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Re: st: Tables and row/column percentages

From   Rufus Browning <[email protected]>
To   [email protected]
Subject   Re: st: Tables and row/column percentages
Date   Tue, 28 Oct 2003 18:52:26 -0800


You're right about the inefficiency of dozens of separate tabulations. Two suggestions: use -table- to generate means that are proportions, and use -svytabs-.


If your "dependent" variable is 0,1 or can sensibly be made 0,1 another possibility is to use the -table- command to generate "means" (i.e., proportions) of that variable within categories of row, column (supercolumn, superrow) variables. -table- takes pweights, e.g.

. table district villtype [pw=weightvar] , contents(mean marriage) row col format(%5.3f)

Then I like to see the corresponding table of frequencies:

. table district villtype if marriage != . , c(freq) row col


I've also found -svytabs- by Michael Blasnik to be helpful for some kinds of problems:
package svytabs from
'SVYTABS': module to Create Tables for export Combining Multiple Survey Tabulations

svytabs generates a variety of tables using calls to Stata's
svytab command. Its advantages over svytab are in convenience
and formatting. A single svytabs command can generate a table
that would require many svytab commands and tedious assembly of
results. By default, tables of percentages are created in a
comma delimited format that can be saved to a text file for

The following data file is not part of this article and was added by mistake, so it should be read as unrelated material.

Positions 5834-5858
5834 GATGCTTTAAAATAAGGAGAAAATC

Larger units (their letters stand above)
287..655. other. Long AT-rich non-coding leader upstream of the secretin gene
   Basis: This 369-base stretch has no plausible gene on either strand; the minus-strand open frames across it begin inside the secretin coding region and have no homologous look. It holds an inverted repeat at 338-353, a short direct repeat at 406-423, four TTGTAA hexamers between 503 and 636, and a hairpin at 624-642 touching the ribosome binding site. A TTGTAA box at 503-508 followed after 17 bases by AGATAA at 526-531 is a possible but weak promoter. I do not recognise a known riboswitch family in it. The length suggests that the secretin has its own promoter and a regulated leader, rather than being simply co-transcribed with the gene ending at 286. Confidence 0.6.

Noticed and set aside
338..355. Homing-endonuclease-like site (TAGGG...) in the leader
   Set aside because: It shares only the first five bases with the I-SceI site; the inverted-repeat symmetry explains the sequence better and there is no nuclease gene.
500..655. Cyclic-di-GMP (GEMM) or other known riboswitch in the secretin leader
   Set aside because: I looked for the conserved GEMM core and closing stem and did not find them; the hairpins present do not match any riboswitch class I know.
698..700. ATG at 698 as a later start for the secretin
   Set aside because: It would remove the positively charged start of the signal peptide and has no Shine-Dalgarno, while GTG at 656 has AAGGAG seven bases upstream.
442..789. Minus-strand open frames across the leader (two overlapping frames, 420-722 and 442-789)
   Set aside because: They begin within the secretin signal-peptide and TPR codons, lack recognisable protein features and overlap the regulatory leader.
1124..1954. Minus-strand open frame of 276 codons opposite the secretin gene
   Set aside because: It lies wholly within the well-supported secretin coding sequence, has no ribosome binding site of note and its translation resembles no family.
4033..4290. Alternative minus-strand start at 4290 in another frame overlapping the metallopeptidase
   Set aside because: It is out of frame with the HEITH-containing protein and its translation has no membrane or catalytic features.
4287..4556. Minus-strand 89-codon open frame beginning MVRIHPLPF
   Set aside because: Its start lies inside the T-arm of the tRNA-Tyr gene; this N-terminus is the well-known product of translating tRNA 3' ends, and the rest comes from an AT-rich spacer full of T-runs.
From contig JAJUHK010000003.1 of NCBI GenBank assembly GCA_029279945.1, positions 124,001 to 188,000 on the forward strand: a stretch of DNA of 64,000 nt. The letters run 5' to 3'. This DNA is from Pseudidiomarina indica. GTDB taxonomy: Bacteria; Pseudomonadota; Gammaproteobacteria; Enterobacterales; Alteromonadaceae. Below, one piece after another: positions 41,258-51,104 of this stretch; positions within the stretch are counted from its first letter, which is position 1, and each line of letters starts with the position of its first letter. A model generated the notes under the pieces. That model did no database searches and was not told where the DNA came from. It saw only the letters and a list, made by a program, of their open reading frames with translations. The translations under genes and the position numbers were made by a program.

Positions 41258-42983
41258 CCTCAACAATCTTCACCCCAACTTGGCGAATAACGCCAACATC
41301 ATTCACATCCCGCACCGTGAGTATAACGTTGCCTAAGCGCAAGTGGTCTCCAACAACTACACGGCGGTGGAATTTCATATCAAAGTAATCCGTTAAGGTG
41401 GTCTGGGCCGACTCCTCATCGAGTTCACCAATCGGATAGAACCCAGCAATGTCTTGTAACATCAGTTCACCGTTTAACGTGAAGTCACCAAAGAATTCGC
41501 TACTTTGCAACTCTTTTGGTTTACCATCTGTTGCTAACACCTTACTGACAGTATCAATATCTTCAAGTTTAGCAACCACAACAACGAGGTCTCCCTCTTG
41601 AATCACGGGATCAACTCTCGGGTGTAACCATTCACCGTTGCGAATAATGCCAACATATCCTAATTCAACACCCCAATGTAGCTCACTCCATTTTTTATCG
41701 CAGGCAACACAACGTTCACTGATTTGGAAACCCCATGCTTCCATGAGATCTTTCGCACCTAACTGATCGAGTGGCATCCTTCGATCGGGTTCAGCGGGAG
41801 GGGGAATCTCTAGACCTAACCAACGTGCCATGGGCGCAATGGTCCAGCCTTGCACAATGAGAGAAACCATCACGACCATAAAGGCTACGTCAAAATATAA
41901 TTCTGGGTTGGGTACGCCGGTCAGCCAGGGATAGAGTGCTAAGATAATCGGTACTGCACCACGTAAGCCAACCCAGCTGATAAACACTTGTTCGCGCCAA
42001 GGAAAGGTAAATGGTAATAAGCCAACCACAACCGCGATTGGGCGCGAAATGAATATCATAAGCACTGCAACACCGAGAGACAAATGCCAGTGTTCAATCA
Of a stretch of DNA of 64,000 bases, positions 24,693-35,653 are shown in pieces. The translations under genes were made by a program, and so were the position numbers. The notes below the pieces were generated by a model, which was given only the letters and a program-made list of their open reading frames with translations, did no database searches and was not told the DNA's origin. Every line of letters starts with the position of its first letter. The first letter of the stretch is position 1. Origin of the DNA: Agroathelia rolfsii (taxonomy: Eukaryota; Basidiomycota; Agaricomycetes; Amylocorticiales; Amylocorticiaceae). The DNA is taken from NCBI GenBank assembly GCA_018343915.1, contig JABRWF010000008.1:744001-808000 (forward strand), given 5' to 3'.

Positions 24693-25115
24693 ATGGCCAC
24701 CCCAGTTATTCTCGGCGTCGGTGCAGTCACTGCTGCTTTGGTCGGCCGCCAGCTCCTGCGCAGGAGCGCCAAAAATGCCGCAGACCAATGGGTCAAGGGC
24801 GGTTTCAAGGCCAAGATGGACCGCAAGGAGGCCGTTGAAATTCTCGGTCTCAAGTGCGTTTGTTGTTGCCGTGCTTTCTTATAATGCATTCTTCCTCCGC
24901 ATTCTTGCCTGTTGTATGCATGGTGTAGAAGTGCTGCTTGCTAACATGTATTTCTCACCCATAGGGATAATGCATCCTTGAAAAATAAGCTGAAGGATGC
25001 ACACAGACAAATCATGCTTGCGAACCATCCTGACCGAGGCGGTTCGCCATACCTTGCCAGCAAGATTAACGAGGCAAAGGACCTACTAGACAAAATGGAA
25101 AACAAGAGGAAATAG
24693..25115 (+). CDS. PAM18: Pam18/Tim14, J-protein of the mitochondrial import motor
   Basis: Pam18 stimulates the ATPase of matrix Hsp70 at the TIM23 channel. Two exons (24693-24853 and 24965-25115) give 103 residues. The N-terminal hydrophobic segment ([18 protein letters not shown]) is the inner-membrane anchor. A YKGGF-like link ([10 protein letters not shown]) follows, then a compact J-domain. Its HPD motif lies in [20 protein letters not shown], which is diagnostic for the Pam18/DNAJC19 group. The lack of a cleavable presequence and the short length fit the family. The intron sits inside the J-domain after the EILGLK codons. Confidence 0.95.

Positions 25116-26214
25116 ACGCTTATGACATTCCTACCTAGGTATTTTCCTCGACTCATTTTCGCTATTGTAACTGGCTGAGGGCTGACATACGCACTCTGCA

importing to other documents. Statistically significant
differences can be flagged with asterisks. Standard errors,
confidence intervals, design effects, and population counts can
also be produced. Detailed output can be logged while tables are
saved in separate files.

Hope this helps.

Rufus Browning
[email protected]

At 11:56 AM 10/28/2003 -0500, LUCIANA SURAN wrote:

Dear Statalist,

I have a question concerning the "table" command, and actually, the usage of
tables in general in STATA.  I am workign with a dataset in which I would
like to examine variables such as marriage by a number of different
indicator variables, such as district, village type (i.e. intervention vs.
control), age, etc.   Also, I need to examine the data using a pweight.

I was wondering if there is anyway to get row/column percentages using the
"table"" command.  I know that I could get these percentages using the "tab"
command, but I find it inefficient to run lots of tabs and have the output
be scattered all over the place.

In sum, I was wondering if there is anyway to get row/column percentages for
a number of different variables in one step.

I would appreciate your help very much.


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